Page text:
March 13.998. Minutes of Council of Virginia. Mr. Henry Whiting summoned to appear next Council day. The Council made representations to the Governor that the usual method of summoning juries be followed in the present trials; that Indians should be forbidden to come to town; that the windmill at Greenspring is the best place for the King's stores. Order for all collectors to send in a return of shipping from June 1680 to July 1682. Proclamation for John Haleys, the notorious plant-cutter, to surrender before the 1st April. Minute of the Council requesting the Governor to increase the soldiers by eleven men, and to furnish and equip a vessel of war against pirates. Minute pointing out that the allegations of Thomas Sands are mistaken, and begging the King to take no notice of such petitions as his in future. Proclamation for enforcement of laws respecting presentments of grand juries and the sowing of food-crops by titheable men. [Col. Entry Bk., Vol. LXXXIV., pp. 156, 157, 160, 173, 175.]
March 13.999. Minutes of Council of Barbados. The joint committee of the two Houses not being ready with their report, the Council adjourned.
March 14.Warrant to Simon Cooper for an advance of 400l. for building the magazine. Order for a penny a letter to be the postage fee within the Island, and for the establishment of a post office, the postmaster to give 500l. security.
March 15.Order for precepts for holding of Grand Sessions to be published on Sunday, 26th, again Monday, 2nd April, and for the Provost Marshall to agree for the usual house for the sessions. The joint committee brought up its report, and the Assembly brought two Bills for ascertaining parish boundaries and for a committee of public accounts.
March 16.The latter Bill read thrice and passed, also a Bill for a levy on windmills, and, after amendments, the Bill for ascertaining parish boundaries. The Council recorded a protest against the drawing of the Act for a levy on windmills, or any such unequal method of raising money into a precedent. [Col. Entry Bk., Vol. XI., pp. 559–563.]
March 13.1000. Journal of Assembly of Barbados. Richard Guy being absent through sickness, Edward Littleton was chosen Speaker.
March 14.Bill for ascertaining parish boundaries read a second time.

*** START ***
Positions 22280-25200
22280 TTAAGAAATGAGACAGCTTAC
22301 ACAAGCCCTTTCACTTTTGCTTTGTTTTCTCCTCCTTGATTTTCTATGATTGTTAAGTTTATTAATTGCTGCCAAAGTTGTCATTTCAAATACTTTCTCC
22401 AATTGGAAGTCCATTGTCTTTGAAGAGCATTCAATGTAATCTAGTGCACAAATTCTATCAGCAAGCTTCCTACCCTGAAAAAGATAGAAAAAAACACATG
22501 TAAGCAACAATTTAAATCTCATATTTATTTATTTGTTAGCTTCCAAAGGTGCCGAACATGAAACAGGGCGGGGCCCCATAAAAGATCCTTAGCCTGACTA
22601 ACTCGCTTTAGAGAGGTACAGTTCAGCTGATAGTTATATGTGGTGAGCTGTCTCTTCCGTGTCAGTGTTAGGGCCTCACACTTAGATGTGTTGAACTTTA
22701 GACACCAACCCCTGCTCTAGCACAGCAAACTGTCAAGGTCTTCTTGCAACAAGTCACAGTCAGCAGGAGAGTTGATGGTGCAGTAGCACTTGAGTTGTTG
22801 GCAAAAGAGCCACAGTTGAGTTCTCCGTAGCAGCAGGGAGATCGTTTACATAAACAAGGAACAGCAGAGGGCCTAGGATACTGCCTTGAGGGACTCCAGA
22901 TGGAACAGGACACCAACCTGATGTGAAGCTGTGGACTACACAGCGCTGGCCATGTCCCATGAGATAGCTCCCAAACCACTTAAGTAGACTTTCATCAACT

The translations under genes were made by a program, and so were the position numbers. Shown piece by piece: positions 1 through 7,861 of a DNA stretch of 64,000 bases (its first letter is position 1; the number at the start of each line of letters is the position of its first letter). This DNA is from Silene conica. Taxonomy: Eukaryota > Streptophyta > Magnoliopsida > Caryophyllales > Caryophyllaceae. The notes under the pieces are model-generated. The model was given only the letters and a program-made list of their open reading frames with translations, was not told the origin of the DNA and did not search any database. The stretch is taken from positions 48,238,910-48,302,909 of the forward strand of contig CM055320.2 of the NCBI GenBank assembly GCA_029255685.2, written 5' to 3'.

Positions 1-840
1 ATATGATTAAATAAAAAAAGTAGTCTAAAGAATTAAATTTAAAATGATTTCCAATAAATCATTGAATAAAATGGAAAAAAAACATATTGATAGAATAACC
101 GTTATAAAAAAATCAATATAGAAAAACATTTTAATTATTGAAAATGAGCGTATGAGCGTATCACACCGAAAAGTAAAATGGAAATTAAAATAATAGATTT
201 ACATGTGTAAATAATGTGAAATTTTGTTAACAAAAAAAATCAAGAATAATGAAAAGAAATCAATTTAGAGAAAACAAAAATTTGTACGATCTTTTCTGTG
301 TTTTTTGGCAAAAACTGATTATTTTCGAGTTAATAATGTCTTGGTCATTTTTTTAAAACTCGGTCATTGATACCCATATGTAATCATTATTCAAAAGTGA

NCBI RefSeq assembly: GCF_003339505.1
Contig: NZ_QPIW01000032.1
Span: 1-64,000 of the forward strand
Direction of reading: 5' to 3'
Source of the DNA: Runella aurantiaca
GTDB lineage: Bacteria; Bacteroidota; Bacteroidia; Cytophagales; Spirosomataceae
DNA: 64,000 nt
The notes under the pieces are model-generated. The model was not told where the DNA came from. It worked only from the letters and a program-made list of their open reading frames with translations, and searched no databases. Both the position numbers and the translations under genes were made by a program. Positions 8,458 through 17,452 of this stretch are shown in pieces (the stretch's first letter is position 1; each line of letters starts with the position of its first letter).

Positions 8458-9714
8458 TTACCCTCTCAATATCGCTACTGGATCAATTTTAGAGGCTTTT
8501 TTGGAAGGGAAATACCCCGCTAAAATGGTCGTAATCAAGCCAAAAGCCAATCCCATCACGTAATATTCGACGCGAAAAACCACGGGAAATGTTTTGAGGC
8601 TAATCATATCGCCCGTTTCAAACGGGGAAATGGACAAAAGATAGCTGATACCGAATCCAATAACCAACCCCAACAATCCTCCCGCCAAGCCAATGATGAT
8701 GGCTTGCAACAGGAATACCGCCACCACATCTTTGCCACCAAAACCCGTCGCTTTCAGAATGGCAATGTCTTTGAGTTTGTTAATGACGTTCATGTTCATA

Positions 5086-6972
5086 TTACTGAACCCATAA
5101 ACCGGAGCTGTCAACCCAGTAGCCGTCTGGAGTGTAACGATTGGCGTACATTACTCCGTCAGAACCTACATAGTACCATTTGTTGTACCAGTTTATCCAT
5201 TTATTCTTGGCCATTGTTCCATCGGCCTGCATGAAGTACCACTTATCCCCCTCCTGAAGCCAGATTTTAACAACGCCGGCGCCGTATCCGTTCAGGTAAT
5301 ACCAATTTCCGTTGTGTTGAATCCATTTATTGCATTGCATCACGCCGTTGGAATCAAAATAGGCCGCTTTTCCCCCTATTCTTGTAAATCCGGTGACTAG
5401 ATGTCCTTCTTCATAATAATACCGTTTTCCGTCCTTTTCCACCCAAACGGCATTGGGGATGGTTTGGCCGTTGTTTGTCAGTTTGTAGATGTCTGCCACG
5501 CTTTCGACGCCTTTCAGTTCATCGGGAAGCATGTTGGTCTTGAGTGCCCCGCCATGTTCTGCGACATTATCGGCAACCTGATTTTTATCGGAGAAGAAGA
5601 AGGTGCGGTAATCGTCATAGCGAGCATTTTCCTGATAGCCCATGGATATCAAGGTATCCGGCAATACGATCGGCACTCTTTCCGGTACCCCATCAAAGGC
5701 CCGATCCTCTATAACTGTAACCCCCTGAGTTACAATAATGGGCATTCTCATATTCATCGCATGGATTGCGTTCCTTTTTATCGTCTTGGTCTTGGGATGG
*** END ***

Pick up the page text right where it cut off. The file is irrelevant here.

March 15.The same Bill read a third time and passed. Address to the King reported and passed. Voted that a present of 500l. be made to the Governor, to be raised by an imposition on windmills. Bill to revive Act for Committee of Public Accounts read.
March 16.Bill for a levy on windmills, for the Committee of Public Accounts read; Bill for ascertaining parish boundaries read with the Council's amendments and passed. Address to the Governor for payment of six months' salary to the Clerk and Marshal, [Col, Entry Bk., Vol. XIII., pp. 516–520.]
March 14.
Boston
1001. Proclamation of the General Court of Massachusetts, fixing the 10th May as a day of humiliation. Printed. 1 p. Endorsed. Recd. 4 June 1683 from Mr. Randolph. [Col. Papers, Vol. L., No. 65.]
March 14.1002. Journal of Assembly of Nevis. The Governor proposed that the impost on liquors which is about to expire be prolonged till some time in September. The Assembly prolonged it at full rates to the end of September, and at half rates for six months longer. The Governor proposed that some allowance should be made for any soldiers that might be maimed in the expedition against the Indians. The Assembly agreed that the wounded should be taken care of by the public, and the maimed granted a pension. Petition of the Assembly to Sir William Stapleton that, in view of the damage sustained by the Island through two hurricanes, long drought, and the Indian expedition, and of the hardships entailed on the remaining inhabitants by guards, the rigidity of the law [respecting guards?] may be relaxed till February next. [Col. Papers, Vol. XLIX., No. 73.]
March 17.1003. Extract of a letter from the King of Denmark to the Governor of St. Thomas. Rebuking him in the strongest terms for his seizure of a British sloop, and ordering him to restore the ship and the fugitive servants forthwith on pain of arbitrary punishment and loss of life. Any further complaints of violence or injury to the English will assuredly bring this punishment on him. Copy. 1¼ pp. Endorsed. March 17, 1682/3. [Col. Papers, Vol. L., No. 66, and Col. Entry Bk., Vol. XLVII., p. 85.]
March 17.
Barbados.
1004. Return of shipping from 17th December 1682 to 17th March 1683. [Col. Entry Bk., Vol. IX., No. 6.]
March 19.1005. Journal of Lords of Trade and Plantations. The Attorney-General's report on the petition of John Totton read (see No. 996). The Lords, seeing that the ship and goods were seized for breach of the Acts of Trade and Navigation, decide to leave petitioner to his legal remedy.
Order that Mr. Hannay, Provost Marshal of Barbados, see the papers sent by Sir R. Dutton, and put in writing what he hath to say.